CFP: 'Irrational' Reproduction: Population Politics and Practices
at the Intersections of North and South
jancius at ohio.edu
Fri Mar 7 15:38:30 EST 2008
From: Milena Marchesi (milena at anthro.umass.edu)
Proposed Session: "Irrational" Reproduction: Population Politics
and Practices at the Intersections of North and South
Organizer: Milena Marchesi
(University of Massachusetts Amherst)
milena at anthro.umass.edu
Chair: Silvia De Zordo
(Ecole des Hautes Etudes en Sciences Sociales, Paris)
silvia at de-zordo.it
Over the past couple of decades, feminist anthropologists have
highlighted the centrality of gender and reproduction to the
political projects of the nation-state, have traced how the
heteronormative family often comes to stand as synecdoche for
the "imagined political community" (Anderson 1992) of the nation,
and have come to understand reproductive politics as biopolitics.
Ethnographic research has examined the selective deployment of
reproductive policies, discourses, and practices in political
projects of inclusion/exclusion.
The dangers of "irrational reproduction," usually associated with
marked populations, whether racially, ethnically, or by class more
recently has extended to include white Europeans who are not
reproducing themselves. In the global South, the logics of
international population politics have tended to place the burden
of responsibility for poverty on populations practicing "irrational"
reproduction rather than on the systematic inequities of globalization.
Thus, most family planning practices have been concerned with reducing
the birth rate in the name of social and economic development, of the
wellbeing of children and families and, more recently, of women's
On the other hand, in some European countries fertility rates below
replacement levels are increasingly described as a threat to social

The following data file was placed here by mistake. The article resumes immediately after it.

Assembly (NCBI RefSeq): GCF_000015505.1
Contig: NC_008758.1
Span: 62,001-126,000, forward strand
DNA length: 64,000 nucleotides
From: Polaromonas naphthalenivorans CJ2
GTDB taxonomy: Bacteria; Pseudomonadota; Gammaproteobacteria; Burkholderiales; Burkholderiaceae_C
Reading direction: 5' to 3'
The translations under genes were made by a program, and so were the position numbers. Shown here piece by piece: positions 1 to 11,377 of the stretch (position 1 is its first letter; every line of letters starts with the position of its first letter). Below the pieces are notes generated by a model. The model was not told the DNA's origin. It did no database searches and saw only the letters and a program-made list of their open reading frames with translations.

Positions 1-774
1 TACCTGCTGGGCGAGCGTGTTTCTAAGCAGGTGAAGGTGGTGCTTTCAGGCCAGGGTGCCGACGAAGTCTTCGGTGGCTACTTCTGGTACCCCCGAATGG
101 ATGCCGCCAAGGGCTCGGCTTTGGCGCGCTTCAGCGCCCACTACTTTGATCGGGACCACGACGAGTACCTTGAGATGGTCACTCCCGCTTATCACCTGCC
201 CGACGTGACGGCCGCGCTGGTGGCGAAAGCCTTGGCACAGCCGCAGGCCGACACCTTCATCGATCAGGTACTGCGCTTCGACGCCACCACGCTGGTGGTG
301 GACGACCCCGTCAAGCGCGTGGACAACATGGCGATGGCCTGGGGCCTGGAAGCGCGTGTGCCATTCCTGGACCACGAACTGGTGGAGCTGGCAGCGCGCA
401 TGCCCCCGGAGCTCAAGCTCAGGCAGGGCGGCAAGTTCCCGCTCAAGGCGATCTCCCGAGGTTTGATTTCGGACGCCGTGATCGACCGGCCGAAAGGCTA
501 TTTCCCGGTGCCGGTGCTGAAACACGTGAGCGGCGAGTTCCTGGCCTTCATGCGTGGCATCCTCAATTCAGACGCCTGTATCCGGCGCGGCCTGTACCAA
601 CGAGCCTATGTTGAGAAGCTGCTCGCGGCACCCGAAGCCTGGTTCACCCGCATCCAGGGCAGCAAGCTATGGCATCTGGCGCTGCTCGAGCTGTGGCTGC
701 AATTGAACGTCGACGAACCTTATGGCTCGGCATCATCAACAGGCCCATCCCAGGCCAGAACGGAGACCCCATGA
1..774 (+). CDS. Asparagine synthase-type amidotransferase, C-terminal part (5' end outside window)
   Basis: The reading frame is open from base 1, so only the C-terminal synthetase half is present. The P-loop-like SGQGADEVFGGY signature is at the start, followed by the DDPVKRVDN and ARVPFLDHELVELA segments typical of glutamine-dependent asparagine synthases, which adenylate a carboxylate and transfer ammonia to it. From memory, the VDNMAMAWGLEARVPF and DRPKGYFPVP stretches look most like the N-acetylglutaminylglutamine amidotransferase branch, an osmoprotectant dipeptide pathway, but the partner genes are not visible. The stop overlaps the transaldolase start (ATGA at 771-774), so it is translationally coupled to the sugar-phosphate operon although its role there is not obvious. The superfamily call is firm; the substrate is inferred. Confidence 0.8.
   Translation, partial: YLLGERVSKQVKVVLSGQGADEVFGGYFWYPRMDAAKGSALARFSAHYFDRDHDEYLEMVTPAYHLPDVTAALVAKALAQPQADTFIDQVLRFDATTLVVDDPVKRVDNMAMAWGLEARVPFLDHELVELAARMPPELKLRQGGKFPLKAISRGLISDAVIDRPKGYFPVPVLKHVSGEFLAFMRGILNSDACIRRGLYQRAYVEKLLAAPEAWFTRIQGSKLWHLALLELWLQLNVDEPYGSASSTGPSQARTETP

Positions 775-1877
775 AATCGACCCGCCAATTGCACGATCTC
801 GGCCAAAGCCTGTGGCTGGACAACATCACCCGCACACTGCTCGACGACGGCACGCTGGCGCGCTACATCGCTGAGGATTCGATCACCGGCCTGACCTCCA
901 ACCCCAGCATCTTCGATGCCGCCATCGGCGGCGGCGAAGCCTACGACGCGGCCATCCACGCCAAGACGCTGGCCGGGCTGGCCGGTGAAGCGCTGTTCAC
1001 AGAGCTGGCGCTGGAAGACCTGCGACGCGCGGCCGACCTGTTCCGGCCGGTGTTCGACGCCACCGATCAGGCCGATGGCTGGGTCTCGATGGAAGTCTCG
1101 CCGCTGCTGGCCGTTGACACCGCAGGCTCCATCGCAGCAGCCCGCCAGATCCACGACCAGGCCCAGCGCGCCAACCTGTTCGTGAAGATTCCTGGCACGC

cohesion and to the survival of European civilization, particularly
as they coincide with significant migration of populations who are
perceived to bring with them high fertility rates. In response to
the perceived threat of low fertility of white Europeans to European
societies a range of state policies in support of families, including
a European Alliance for the Family, have emerged and strong anti-
abortion campaigns are being carried out even where abortion has
been legal for decades. These policies tend to reward white European,
heterosexual families while they neglect or undermine the family-making
and reproductive rights of migrants and gays and lesbians.
This panel aims to examine and compare reproductive politics across
the North-South divide as well as the discourses, practices and
subjectivities they have produced over the past decades at the
level of the social body, the individual body, and the body
politic and to compare the rationalities and consequences of
disciplining the reproduction of populations.
We seek papers based on ethnographic research that attends to
the subjectivities and experiences of groups and populations
whose reproduction is construed as dangerous to the nation-state.
What logics drive reproductive politics in these different context?
How do these projects play out on the ground and what are their
consequences? What practices, subjectivities, and forms of
resistance manifest around the often-contested politics of
reproduction? What discourses and practices are available
to counteract these projects?
Please submit abstracts (250 words limit) to Milena Marchesi
(milena at anthro.umass.edu) by March 20th.
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